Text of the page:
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which way?

“Jesus at one point claimed to be “the way, the truth, and the life”.  Jesus was not making claims about one religion being better than all other religions.  That completely misses the point, the depth, and the truth.  Rather, he was telling those who were following him that his way is the way to the depth of reality.  This kind of life Jesus was living, perfectly and completely in connection and cooperation with God, is the best possible way for a person to live.  It is how things are.”

Velvet Elvis, Rob Bell

cigar suggestion – I had a Padron Maduro 6000 on Friday and this is a quality cigar.  It’s smooth and has a very rich flavor but not too rich.  It has a nice smooth finish as well.  Around $8. (It would be more around $5 except for the ridiculous new state and federal taxes.)

 
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Posted by on June 7, 2009 in theology

 

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…until that day…

The following thoughts  and links are some of the things that have been on my facebook page recently about inclusivism and exclusivism and hell. They are not cogent thoughts; just snippets.

Leslie Newbigin quotes that bear repeating while considering new paradigms: (for a great book on paradigm shifts read Thomas Kuhn’s, “Structure of Scientific Revolutions”

“But we are now entering a postmodern period, a time in which the seemingly assured assumptions we have inherited from the Enlightenment are being deconstructed.”

“Secondly, the phrase “until that day” reminds us that this is not a claim to possess final truth but to be on the way that leads us to the fullness of truth.”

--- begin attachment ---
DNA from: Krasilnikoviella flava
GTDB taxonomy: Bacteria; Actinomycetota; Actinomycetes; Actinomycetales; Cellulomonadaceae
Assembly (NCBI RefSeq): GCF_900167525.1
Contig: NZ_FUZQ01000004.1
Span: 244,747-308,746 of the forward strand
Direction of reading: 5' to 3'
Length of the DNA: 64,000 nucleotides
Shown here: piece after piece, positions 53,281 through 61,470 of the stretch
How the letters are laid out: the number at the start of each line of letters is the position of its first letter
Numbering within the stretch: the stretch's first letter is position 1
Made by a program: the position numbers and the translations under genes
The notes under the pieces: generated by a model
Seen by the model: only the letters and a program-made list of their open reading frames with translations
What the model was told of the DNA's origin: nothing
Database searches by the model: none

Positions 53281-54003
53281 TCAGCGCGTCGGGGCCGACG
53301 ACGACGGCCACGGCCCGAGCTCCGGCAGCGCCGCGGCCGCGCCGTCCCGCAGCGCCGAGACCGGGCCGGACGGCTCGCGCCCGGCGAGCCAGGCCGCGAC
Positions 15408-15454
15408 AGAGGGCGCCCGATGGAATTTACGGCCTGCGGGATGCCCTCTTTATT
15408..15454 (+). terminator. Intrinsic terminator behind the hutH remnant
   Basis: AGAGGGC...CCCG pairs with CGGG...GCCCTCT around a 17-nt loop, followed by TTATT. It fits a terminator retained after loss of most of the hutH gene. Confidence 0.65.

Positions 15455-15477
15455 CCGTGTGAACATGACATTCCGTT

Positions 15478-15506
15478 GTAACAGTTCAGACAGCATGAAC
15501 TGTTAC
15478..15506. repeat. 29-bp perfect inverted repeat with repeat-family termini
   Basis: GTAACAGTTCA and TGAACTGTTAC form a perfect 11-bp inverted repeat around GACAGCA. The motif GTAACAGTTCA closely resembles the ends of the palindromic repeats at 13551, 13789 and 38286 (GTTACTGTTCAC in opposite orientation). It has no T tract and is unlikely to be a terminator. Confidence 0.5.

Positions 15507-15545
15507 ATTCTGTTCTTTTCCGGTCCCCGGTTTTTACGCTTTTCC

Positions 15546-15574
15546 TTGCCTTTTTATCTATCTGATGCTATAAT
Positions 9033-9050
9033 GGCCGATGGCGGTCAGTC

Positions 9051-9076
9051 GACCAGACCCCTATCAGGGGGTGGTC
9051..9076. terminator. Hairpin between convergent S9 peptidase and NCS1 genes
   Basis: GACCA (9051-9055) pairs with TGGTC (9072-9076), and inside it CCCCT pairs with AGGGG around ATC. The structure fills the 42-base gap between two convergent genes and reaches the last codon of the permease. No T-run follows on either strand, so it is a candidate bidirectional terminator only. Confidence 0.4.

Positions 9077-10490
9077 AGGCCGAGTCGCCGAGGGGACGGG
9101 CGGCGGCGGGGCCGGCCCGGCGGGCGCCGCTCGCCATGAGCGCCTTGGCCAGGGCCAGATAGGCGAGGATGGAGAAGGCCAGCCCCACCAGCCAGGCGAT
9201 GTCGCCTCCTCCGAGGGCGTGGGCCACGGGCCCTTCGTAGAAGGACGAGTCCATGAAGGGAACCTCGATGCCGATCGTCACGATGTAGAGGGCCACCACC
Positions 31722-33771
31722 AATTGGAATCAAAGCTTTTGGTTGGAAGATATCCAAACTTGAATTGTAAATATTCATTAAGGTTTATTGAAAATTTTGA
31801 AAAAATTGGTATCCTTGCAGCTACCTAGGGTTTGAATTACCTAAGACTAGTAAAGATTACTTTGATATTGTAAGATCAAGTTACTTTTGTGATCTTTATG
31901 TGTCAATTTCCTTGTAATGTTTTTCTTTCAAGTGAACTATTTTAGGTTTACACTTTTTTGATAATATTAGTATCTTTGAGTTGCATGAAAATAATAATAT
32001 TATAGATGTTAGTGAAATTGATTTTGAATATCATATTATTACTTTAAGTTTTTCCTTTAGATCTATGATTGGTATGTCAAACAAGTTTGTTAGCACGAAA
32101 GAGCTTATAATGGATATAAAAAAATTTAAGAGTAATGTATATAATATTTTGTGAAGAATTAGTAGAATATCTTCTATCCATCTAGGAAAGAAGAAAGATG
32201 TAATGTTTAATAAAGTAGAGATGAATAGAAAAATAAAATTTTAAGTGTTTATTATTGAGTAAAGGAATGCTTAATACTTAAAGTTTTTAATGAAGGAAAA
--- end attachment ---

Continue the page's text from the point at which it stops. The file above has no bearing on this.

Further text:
“It will mean that my understanding of the truth must be constantly open to revision and correction, but — and this is the crucial point — only and always within the irreversible commitment to Jesus Christ.

http://web.archive.org/web/20070806231227/http://www.understandthetimes.org/mclarentrans.shtml

(paste the whole link into a new browser)

An interesting quote and article about Billy Graham and his thoughts on exclusivism and inclusivism (which seems to be topic of the year with me)  It is a singular quote and article and not his full encompassing view on the subject.

I have often wondered if Hell is a terrible burning within our hearts for God, to fellowship with God, a fire that we can never quench.

http://www.wnd.com/news/article.asp?ARTICLE_ID=51461

beer recommendation – Anchor Steam Pale Ale.  A quality, hoppy pale ale.

Anchor Steam Pale Ale - try it!

Anchor Steam Pale Ale - try it!

 
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Posted by on April 14, 2009 in theology

 

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harmoniously dissident orthodoxy

Just one quick thought I’m wrestling with until I post more.

People stand on different sides of the aisle with multiple theological issues.  One thought, of many that bounce around in my crazy head, is that it puzzles me how in the Christian Community we can be so divided on some sticky issues and believe that there is no merit or plausibility contained on the opposite side of a particular belief.  Sometimes we are divided so much as to disqualify people with differing opinions from leadership positions – which at times can be justified if an institution desires their leaders to all be of the same mindset without dissonance.  This has recently occurred at the church I’m going to, but I’m also speaking about this in big picture terms of other incidents in the church at large.  I spoke with a good friend about this on Thursday and what follows is basically what I shared with him.